The watches run on Seiko’s caliber 6R64, a GMT movement with local jumping hour capability, a date display via a 6:00 subdial, and a power reserve indicator at 9:00. Combined with the sharp geometric pattern, the additional dial information on these watches results in a display that’s somewhat busy, but not in a way that’s overbearing. All functions are immediately legible (and useful) and appear to be executed quite well, even if some might object to power reserve breaking up the dial’s symmetry.
Something that sets these watches apart from the Landmasters that previously housed this movement is their wearability. The case measures 42mm in diameter and is 13.7mm thick, which is not small by any means, but Seiko has a way of building cases in such a way that their thickness is hidden by the facets along the caseband. These watches also come on a bracelet that has been engineered specifically for the Sharp Edge product line, and is noticeably sleeker than the bracelet you’d find a typical Seiko dive watch, for example.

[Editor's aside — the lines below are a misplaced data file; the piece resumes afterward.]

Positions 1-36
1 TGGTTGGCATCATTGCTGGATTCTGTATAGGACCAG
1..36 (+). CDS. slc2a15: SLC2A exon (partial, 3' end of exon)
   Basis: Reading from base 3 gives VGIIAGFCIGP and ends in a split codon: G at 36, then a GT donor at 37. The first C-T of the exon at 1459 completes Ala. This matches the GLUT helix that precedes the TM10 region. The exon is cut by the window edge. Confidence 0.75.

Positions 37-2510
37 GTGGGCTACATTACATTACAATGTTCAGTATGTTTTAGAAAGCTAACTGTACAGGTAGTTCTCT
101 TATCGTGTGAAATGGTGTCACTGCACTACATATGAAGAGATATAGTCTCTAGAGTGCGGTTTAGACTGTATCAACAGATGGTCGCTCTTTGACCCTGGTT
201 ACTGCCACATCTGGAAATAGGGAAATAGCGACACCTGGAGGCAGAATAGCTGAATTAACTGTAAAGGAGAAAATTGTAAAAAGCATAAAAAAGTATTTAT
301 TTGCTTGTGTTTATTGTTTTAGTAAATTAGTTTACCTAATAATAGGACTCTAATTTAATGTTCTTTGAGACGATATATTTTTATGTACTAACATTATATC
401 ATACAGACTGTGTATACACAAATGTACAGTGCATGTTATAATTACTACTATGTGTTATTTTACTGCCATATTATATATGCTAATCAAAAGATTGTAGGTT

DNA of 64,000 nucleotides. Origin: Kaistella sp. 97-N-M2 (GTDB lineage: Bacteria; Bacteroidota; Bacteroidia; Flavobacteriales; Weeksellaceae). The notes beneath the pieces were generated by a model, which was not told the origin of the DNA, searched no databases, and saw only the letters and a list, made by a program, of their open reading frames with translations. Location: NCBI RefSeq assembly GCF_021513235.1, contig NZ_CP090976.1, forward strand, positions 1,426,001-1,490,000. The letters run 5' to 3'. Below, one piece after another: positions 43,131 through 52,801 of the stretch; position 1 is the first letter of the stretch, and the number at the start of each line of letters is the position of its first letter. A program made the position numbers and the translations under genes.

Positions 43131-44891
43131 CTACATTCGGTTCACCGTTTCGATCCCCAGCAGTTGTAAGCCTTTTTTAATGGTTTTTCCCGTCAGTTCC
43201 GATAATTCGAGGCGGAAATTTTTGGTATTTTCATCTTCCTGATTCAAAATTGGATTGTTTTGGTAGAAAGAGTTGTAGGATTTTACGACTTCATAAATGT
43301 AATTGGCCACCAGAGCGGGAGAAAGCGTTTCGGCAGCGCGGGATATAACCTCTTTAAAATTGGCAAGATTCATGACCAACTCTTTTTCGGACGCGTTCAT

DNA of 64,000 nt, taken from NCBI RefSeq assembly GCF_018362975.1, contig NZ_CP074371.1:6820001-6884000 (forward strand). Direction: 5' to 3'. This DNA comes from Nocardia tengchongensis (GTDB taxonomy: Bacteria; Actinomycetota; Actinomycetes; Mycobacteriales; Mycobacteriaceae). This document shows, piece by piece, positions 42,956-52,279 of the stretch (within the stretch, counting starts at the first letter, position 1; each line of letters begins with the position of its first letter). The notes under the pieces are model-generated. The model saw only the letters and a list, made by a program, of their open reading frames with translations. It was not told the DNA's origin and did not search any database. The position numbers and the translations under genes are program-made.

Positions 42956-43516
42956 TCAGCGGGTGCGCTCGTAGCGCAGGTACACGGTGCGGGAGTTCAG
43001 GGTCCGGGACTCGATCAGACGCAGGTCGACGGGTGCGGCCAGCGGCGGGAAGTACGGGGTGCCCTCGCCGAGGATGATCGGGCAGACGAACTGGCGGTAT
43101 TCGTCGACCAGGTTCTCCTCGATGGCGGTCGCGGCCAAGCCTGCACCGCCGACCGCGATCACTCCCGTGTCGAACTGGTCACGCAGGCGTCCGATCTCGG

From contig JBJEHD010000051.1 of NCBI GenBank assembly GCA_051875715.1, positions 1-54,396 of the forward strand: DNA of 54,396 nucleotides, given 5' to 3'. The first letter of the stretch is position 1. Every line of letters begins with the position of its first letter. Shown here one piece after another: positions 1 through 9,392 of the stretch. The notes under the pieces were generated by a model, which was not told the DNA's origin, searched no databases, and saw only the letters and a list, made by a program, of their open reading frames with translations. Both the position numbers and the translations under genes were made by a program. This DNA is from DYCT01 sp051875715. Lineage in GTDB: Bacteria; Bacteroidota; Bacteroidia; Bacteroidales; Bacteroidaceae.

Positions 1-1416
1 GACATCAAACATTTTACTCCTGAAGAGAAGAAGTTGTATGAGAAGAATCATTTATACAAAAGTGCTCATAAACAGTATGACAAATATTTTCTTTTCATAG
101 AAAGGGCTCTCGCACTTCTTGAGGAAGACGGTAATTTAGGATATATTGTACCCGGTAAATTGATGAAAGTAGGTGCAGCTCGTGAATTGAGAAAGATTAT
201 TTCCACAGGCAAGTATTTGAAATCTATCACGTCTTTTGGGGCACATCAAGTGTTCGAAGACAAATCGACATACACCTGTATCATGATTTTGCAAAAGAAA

The Sharp Edge GMTs will be available in June, with a retail price of $1,400.